NPK Fertilizer: What Is NPK, How to Get The Most Out of It
When you buy a package of fertilizers, you’ll often see a group of three numbers on the label. If you find those numbers confusing, you’re not alone. Many people, including seasoned gardeners who’ve been using fertilizers for years, don’t know much about what’s in the fertilizer package. But that’s about to change.
Image courtesy of Pat Dalton, Flickr, CC License
Contrary to what some people think, the numbers on the label actually mean something and they can help you choose the right fertilizer for your plants. This article uncovers the mystery of the fertilizer numbers, sheds light on the famous NPK and tells you how to get the most out of your fertilizers.
What is NPK?
If you browse online gardening forums, you might come across a lot of jargon and acronyms such as NPK.
What does NPK stand for? It refers to the three main ingredients in any fertilizer.
- N stands for nitrogen, an important component that plants such as spinach and lettuce need to have a healthy and rich foliage.
- P for phosphorus which is needed for strong roots (carrots, beets, onions), blossoming flowers (petunias), and fruit production (tomatoes).
- K for potassium which improves the plant’s resistance to diseases and speeds up its metabolism.
The next time you stand in the gardening aisle and face an endless row of shelves stacked with fertilizers, take a look at the bolded numbers on the package. They’re there for a reason. So what do they mean?
The numbers usually refer to the amount of nutrients in each package. You can call it the ratio of nitrogen, phosphorus, and potassium in the package. So a label that has 10-10-10 would mean that this fertilizer has a balanced quantity of the primary nutrients. It contains 10 percent of nitrogen, phosphorus, and potassium respectively.
While specialty fertilizers, especially those with high nitrogen content such as 12-6-6 are good for certain perennials and evergreens, a balanced one is a safe bet since it is versatile and works just about with all types of plants you grow in your garden.
Another risk with specialty fertilizers is that they might burn the plants. It’s easy to confuse one fertilizer that’s high in phosphorus (usually the second number) with one that’s high in potassium (the third number). This is why many gardeners just prefer a 20-20-20 balanced package of fertilizer. Then it’s a matter of using the right dose as we’ll see later.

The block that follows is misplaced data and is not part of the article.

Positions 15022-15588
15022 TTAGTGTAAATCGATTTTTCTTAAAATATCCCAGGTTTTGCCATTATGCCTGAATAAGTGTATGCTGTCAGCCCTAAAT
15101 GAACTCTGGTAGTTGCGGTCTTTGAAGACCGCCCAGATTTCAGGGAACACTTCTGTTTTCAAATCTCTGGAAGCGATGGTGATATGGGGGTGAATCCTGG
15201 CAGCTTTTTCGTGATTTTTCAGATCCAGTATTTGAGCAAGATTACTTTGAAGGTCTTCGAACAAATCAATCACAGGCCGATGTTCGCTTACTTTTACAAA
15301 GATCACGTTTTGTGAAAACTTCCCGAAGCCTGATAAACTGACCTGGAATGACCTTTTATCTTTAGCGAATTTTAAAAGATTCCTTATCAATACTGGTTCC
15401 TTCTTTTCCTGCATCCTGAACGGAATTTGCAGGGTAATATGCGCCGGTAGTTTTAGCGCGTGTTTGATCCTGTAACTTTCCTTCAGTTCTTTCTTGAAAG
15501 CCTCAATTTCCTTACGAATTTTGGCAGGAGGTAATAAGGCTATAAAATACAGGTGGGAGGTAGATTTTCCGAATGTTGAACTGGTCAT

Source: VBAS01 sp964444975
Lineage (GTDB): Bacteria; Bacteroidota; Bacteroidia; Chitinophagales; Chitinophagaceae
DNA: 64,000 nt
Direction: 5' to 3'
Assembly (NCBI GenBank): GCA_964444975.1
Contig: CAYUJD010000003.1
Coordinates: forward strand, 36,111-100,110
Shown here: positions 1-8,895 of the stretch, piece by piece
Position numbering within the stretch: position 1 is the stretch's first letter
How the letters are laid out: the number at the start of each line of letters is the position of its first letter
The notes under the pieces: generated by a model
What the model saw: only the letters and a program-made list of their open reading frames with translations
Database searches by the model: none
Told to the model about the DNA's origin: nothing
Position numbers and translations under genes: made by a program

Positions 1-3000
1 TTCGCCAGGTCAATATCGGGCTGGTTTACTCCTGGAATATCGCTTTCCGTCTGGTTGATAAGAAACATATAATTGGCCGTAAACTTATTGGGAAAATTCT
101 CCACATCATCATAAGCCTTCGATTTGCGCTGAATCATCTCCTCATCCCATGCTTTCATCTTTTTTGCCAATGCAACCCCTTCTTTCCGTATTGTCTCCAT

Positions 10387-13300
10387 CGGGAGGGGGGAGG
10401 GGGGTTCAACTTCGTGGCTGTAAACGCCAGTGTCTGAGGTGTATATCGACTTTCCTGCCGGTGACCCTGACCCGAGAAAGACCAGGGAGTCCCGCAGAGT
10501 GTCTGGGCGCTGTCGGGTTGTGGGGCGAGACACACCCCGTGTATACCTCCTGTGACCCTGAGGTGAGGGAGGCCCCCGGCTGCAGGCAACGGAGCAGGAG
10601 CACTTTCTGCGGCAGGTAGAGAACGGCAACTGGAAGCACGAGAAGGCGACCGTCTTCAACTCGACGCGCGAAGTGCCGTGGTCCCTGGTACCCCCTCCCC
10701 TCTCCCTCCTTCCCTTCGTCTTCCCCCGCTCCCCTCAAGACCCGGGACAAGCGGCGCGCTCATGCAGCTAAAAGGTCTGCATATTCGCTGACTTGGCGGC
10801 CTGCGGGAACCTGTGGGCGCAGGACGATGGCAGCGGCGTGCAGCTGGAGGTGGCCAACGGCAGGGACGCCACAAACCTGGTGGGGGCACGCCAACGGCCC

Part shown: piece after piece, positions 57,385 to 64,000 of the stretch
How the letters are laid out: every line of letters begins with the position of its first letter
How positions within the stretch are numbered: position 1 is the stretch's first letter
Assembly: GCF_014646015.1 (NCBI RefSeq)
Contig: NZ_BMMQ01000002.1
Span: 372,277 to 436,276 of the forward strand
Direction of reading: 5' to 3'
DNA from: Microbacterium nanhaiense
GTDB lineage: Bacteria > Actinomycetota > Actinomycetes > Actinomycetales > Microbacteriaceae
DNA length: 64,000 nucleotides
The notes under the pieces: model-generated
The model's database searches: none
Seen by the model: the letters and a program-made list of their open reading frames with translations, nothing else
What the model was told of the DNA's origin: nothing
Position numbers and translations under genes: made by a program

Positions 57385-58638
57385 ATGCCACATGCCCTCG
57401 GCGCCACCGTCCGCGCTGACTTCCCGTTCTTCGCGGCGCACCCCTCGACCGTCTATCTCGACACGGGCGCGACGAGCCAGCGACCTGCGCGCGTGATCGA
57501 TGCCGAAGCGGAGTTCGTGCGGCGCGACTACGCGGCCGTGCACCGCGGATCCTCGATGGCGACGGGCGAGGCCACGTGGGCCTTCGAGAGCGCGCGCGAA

How to Calculate Nutrient Content in Fertilizers
Measuring and weighing your fertilizer is an involved process. It’s not as straightforward or easy as, say, weighing a sack of potatoes or finding out how much sugar is in a bottle of juice. So let’s delve into that and simplify this process for you.
The NPK numbers you have on the label are usually percentages not actual weights. If you want to know exactly how much nitrogen is in your package, you’ll have to do a little bit of calculating.
Let’s assume that the label has 10-10-10. This is a balanced package of fertilizer. To find out the exact weight of nitrogen for example, we multiply the first number times the weight of the package and divide by 100. Here’s the formula:
Package weight x ration / 100 = NPK weight in pounds
So a 50-pound package of fertilizer with a 10-10-10 label will have:
50 x 10 / 100 = 5 pounds of nitrogen.
If you’re wondering about the remaining weight. It’s usually filler material. Most often it would sand or pebbles of limestone. It’s the kind of material that doesn’t impact your soil one way or the other. It doesn’t change its chemical structure nor affect its water retention.
The same formula applies to specialty fertilizers with more custom ingredients. Take the NPK ratio of 7-0-20 for example. If the package of fertilizer is 100 pounds, then you have the following active ingredients:
- Nitrogen: Multiply the weight by 7 and divide by 100, so the package has 7 pounds of nitrogen.
- Phosphorus: you don’t have any phosphorus in this fertilizer.
- Potassium: Multiply by 20 and divide by 100 giving you 20 pounds of potassium.